November 3, 2019 • Thirty-First Sunday in Ordinary Time
First Reading: Wisdom 11:22–12:2
Psalm: Psalm 145:1–2, 8–9, 10–11, 13, 14 (cf. 1)
Second Reading: 2 Thessalonians 1:11–2:2
Gospel Acclamation: John 3:16
Gospel: Luke 19:1–10
God, the Creator of all that is, loves us all passionately. He is for us even while we are yet sinners. He wants us to turn around, come back home and trust in His love, mercy and forgiveness. That theme is repeated over and over and over again in the Old and New Testaments. But it is hard to get the message through our thick heads and our fearful and perhaps calloused hearts.
The first reading is from the Book of Wisdom, one of the books many of the Reformers threw out in adopting the Hebrew canon rather than accepting the Septuagint (Greek) version of the Old Testament accepted by the Church for the first 1500 years. These books are rich, and I marveled at today’s reading.
The first thing we see in the passage is that the whole universe is as a kernel of grain left on a scale or a drop of morning dew on a blade of grass. That is how great and powerful our Creator, the Lord, is! When I pray the Rosary, the second prayer is the Apostles Creed, which starts out with, “I believe in God, the Father Almighty, Creator of heaven and earth.” That’s the God I believe in! Kind of puts things in perspective, doesn’t it? And that is what we need as we head into our days. But this passage in Wisdom gives an even greater perspective on God by comparing the smallness of His creation to Himself. Wow!
The next verse says that His greatness, His omnipotence, omniscience and omnipresence, are the basis of His mercy on all, and when God overlooks the sins in our lives, it is because He is merciful and is working with us towards our repentance, like a loving parent with a rebellious child. His goal is our repentance, reconciliation, restoration and salvation.
Next, we see that God created everything out of love, for God is love. God’s love was the motivation for creation and is the sustaining power behind it. He is merciful and sparing to His creation, because it is His, and He is a lover of souls, and the Holy Spirit moves in and around us as we saw Him hovering over creation in the beginning.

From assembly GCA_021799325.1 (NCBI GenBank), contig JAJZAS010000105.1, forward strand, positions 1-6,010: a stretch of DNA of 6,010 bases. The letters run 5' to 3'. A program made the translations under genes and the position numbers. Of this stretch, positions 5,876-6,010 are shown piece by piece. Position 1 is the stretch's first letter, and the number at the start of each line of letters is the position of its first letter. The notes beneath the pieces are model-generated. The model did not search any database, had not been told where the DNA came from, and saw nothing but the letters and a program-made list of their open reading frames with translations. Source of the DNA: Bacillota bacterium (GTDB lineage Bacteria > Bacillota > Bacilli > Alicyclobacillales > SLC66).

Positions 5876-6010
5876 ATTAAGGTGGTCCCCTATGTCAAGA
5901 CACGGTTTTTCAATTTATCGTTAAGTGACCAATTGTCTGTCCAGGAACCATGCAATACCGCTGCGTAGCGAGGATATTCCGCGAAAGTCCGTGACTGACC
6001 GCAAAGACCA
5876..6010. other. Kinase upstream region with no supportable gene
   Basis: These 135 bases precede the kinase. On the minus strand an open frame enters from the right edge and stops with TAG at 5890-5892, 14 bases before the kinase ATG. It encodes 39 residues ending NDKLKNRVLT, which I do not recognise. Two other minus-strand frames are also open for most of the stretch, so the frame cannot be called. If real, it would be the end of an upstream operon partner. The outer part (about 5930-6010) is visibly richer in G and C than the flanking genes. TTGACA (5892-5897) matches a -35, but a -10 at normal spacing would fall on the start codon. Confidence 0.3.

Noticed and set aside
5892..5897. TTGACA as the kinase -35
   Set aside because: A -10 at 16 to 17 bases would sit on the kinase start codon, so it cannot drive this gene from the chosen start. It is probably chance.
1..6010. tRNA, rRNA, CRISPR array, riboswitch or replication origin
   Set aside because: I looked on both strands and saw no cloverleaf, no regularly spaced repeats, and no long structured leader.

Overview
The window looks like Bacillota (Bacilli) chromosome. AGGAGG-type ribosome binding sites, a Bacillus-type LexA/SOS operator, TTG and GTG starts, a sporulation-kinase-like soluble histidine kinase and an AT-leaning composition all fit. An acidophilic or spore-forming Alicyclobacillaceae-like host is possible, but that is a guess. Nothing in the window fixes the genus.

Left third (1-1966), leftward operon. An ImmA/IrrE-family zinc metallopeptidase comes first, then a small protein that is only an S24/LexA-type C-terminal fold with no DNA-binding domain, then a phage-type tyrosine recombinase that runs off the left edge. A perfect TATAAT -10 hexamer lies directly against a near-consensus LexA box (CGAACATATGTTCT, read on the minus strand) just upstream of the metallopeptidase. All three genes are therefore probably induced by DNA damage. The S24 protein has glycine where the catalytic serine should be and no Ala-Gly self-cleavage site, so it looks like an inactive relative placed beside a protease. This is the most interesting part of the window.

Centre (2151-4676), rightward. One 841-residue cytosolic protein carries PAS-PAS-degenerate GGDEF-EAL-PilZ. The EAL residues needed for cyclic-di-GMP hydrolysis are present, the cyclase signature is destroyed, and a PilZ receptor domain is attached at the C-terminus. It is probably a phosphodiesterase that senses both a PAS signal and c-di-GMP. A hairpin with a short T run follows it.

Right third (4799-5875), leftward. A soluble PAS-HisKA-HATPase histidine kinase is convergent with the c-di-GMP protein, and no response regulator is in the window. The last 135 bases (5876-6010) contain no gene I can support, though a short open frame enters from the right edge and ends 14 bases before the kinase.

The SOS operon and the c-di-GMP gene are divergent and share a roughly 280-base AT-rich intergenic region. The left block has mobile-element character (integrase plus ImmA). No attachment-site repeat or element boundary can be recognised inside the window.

And so the author concludes that because all these things are true about God, that is why He patiently works with us, rebuking us little by little, warning us and reminding us of the things we have done that we shouldn’t have and the things that we haven’t done that we should have, hoping that we will see our need for Him and turn to our Papa and trust Him for our much needed forgiveness, reconciliation, healing and restoration.
The Psalm is a song of praise, praising God for His qualities, that were revealed in the first reading. Our response should be, “I will praise your name forever, my king and my God!” See the reasons for our praise and thanksgiving listed in verses 8, 9, 13b and 14 below.
The LORD is gracious and merciful, slow to anger and of great kindness.
The LORD is good to all and compassionate toward all his works.
The LORD is faithful in all his words and holy in all his works.
The LORD lifts up all who are falling and raises up all who are bowed down.
The Second Reading has to do with our response to God, incorporating what we have learned about our God in the First Reading and the Psalm.
First, we need to pray for each other, according to this knowledge, as Saint Paul and his companions in ministry were praying for the believers that they were ministering to.
Paul shares his prayer with us. Here are the requests.
- That God would make us worthy of His calling and He would powerfully bring that calling to fulfillment. That is God’s part, not ours. It reminds me of the phrase in the prayer, Hail Holy Queen: “Pray for us, O Holy Mother of God, that we may be made worthy of the promises of Christ.”
- How does God do this? He uses every good purpose (will, direction) and every effort of faith (action based on trust) that we offer Him; this is our part. God is there to do the heavy lifting, as we move in faith and obedience in response to His calling. He rejoices over our every triumph of grace, when we choose Him and follow Jesus.
- The result will be that the name of Jesus will be glorified in us and we will be glorified together with Him (instead of trying to glorify ourselves) in this working out of our God’s and our Lord Jesus Christ’s grace.
Second, we need to keep our focus on working with Jesus through the present, while looking forward to our Lord’s coming. So, what’s the problem here? Throughout the history of the Church, starting with the pages of the Book of 2 Thessalonians, there has been a tendency on the part of God’s people to stop working when they think the Lord is coming back tomorrow. We quit our jobs, sell our belongings and party in some field or on some hilltop. We become a disorderly mob. That’s why Paul penned this letter as a corrective.
The Alleluia Verse is John 3:16, which points to Jesus as proof that God is the lover of all souls.
We see Jesus, God made Man, living out the truth of today’s readings in the story of His encounter with Zacchaeus, a hated chief tax collector. Zacchaeus was an outcast from the Jewish people because of his self-benefiting collaboration with the Roman authorities in collecting their taxes for them from his own people. But Jesus joyfully greets him up in the tree and invites himself to the house of Zacchaeus, where the man has a change of heart and future. God is a lover of all souls.
Christianity is a state of heart and mind in harmony with our Creator, living out our calling in the midst of a broken world which He desires to restore through His Son, Jesus Christ, who loves us and gives Himself for us forever.